Wednesday Landscapes, 4 July 2018

Discussion in 'Landscape' started by Leslie Reid, Jul 4, 2018.

  1. Yes, Michael, I did, and I read it with great interest. I'm not familiar with it, and have never seen it in the dark. Honestly, I'm not in the woods in the dark much anymore. (though I'm often either in the woods, or in the dark :rolleyes:). When I find the time I'll do some looking around to see if it lives around my area.(eastern PA). I've not even heard anyone around here mention it. I'm not surprised that bioluminescent lichens are out there, and from your description, it sounds very cool. It would look great under blue light, but that's a different landscape photo, for sure.
     
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  2. I remember seeing bioluminescent rotting wood (not sure what species). People used to gather it and place it at a boat launching site to guide them back if canoeing at night.
     
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  3. Vincent Peri

    Vincent Peri Metairie, LA

    Hmm... not a bad idea...
    for humans...
    [​IMG]
     
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  4. Greg, I'm very impressed by the color image; the b&w doesn't work for me as much.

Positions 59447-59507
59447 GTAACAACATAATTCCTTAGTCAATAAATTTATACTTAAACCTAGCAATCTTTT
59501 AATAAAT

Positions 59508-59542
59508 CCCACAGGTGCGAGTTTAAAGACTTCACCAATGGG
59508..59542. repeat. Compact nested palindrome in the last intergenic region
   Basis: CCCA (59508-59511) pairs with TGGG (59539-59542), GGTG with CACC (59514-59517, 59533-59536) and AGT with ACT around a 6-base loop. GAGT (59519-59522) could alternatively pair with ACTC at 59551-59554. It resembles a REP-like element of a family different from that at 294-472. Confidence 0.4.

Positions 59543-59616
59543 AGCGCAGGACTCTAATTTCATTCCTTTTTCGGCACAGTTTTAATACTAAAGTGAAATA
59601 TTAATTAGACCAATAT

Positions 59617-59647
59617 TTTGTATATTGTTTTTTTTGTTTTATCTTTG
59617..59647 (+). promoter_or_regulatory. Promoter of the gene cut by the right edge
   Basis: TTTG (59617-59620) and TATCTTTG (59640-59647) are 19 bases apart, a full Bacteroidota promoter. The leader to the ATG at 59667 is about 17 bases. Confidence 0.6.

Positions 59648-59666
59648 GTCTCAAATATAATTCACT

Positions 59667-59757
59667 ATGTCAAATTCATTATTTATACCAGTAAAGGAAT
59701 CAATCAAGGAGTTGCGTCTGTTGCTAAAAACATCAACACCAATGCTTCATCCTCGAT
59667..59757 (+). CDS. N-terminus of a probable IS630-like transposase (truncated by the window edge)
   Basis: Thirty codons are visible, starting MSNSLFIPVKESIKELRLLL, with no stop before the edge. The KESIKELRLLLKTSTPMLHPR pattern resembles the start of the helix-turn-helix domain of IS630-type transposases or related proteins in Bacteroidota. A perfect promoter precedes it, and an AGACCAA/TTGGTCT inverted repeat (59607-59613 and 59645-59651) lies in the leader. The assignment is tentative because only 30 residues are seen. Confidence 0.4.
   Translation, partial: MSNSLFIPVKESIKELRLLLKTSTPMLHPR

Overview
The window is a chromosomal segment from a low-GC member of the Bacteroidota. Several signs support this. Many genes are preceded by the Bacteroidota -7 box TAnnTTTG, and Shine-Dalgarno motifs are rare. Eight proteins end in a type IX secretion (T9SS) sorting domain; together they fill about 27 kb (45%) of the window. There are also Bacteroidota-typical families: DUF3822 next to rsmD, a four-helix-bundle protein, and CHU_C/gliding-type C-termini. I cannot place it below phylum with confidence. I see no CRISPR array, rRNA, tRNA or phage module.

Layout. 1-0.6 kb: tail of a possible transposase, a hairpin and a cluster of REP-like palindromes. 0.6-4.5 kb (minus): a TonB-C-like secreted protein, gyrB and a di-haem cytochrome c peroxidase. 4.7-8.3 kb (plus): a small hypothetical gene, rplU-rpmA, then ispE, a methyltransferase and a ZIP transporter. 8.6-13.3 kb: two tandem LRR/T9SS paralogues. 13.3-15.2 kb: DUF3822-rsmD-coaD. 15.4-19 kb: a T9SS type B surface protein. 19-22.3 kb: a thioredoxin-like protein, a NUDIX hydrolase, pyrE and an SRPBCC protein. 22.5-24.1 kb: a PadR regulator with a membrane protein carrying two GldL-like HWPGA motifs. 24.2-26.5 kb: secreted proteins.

5. That is really interesting! It's probably from the same wood-rotting fungus that creates Michael's foxfire--I've never seen it, but I keep searching. But we're woefully lacking in fireflies out here on the other coast--we've got the genus and they glow, but only in their larval form as "glow-worms"--nowhere near as magical as a backyard filled with flying lanterns.
    and I would have tagged Michael and Debbie, too, if there had been something taggable in the posts--for some reason I'm particularly enjoying the B&Ws this week (which isn't to say I'm not enjoying the rest, too!) Hmm. I may be doing some B&W conversions over the next few days...
     
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  6. Michael was referring to a lichen, not fungi per se. (yes, yes, I know that lichens are a symbiosis of algae and fungi, so don't anyone hit me with wet noodles ;)) There are many species of bioluminescent fungi, and the mycelium will have that quality also. That would account for glowing rotting logs. Any of it would make for interesting landscape photos.
     

  7. (Leslie): That is really interesting! It's probably from the same wood-rotting fungus that creates Michael's foxfire

    (Laura:): Michael was referring to a lichen, not fungi per se. (yes, yes, I know that lichens are a symbiosis of algae and fungi, so don't anyone hit me with wet noodles ;)) There are many species of bioluminescent fungi, and the mycelium will have that quality also. That would account for glowing rotting logs. Any of it would make for interesting landscape photos.

    (Me): Each of you are considerably more advanced in biology than me. I've learned a lot from you. Thanks!
     
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  8. Thank you Michael.
     

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